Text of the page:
Journal of Power Sources
The electrodes used for Proton Exchange Membrane Fuel Cells (PEMFCs) are typically painted or sprayed onto the membrane during manufacturing, making it difficult to directly characterize their mechanical behavior as a stand-alone material. An experimental-numerical hybrid technique is devised to extract the electrode properties from the experimentally measured properties of Nafion® 211 membrane1 and a membrane electrode assembly (MEA) based on Nafion® 211 membrane at various temperatures, humidities, and strain rates. Within the linear regime, the rule-of-mixtures assuming an iso-strain condition is used to calculate the rate-dependent Young's modulus of the electrodes. Beyond the linear regime, reverse analysis is conducted using finite element models of the MEA to determine the non-linear behavior of the electrodes. The mechanical damage mechanisms that occur in the MEA during tensile loading are also investigated through interrupted tension tests and then incorporated into the finite element models for determining the electrode behavior. The results suggest that the electrodes have similar behavior to Nafion® 211 membrane as functions of strain rate, temperature and humidity, but with lower Young's modulus and proportional limit.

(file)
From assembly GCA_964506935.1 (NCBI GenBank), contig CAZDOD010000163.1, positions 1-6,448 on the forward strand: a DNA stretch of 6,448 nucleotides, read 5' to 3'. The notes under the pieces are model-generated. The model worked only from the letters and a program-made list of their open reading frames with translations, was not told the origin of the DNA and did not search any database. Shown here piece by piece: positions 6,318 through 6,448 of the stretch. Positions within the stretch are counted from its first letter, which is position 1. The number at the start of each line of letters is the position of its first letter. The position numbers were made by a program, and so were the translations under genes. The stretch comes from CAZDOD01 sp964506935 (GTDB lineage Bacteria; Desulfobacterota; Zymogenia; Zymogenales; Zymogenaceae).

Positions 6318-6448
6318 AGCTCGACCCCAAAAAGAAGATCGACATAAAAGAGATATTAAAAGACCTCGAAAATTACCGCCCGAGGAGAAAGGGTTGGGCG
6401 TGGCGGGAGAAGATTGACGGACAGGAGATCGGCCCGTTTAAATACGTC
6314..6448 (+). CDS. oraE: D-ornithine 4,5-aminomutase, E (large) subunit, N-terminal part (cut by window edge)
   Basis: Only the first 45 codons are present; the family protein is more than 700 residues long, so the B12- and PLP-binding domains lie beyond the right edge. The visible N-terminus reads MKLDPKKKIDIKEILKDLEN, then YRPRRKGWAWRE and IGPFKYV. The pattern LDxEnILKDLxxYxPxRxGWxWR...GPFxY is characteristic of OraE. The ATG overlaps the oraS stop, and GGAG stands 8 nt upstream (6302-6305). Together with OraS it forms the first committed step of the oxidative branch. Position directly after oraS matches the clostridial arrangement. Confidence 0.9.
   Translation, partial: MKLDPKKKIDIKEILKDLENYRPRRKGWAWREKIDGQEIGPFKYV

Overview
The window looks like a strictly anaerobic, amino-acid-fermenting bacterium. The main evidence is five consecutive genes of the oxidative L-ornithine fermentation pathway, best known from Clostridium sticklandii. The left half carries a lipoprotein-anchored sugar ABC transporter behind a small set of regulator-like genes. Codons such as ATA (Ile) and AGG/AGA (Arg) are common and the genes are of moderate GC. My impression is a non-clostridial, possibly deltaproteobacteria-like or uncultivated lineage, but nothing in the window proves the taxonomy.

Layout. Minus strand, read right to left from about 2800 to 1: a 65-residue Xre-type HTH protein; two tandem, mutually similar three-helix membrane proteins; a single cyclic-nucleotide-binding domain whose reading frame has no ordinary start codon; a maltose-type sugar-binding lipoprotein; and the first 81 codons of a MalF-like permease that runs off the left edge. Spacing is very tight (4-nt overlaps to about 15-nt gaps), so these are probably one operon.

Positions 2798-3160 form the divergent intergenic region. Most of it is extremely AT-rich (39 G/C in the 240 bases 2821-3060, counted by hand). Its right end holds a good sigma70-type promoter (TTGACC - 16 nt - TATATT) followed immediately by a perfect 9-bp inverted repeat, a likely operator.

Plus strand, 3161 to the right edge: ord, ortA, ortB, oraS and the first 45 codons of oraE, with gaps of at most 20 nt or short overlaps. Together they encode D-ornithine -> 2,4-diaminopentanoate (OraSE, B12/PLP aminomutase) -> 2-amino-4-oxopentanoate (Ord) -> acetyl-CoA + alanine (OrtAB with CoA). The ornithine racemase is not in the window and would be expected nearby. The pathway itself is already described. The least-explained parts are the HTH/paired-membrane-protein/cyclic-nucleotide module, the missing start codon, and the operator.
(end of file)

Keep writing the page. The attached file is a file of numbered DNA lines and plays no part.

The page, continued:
Lu, Z., Santare, M. H., Karlsson, A. M., 2014, "Time-Dependent Mechanical Behavior of Proton Exchange Membrane Fuel Cell Electrodes," Journal of Power Sources, 245, pp. 543-552.
NOTICE: this is the author’s version of a work that was accepted for publication in Journal of Power Sources. Changes resulting from the publishing process, such as peer review, editing, corrections, structural formatting, and other quality control mechanisms may not be reflected in this document. Changes may have been made to this work since it was submitted for publication. A definitive version was subsequently published in Journal of Power Sources, 245, , (01-01-2014); 10.1016/j.jpowsour.2013.07.013
This research has been supported by W.L. Gore & Associates under a grant (DE-FC36-086018052) from the United States Department of Energy.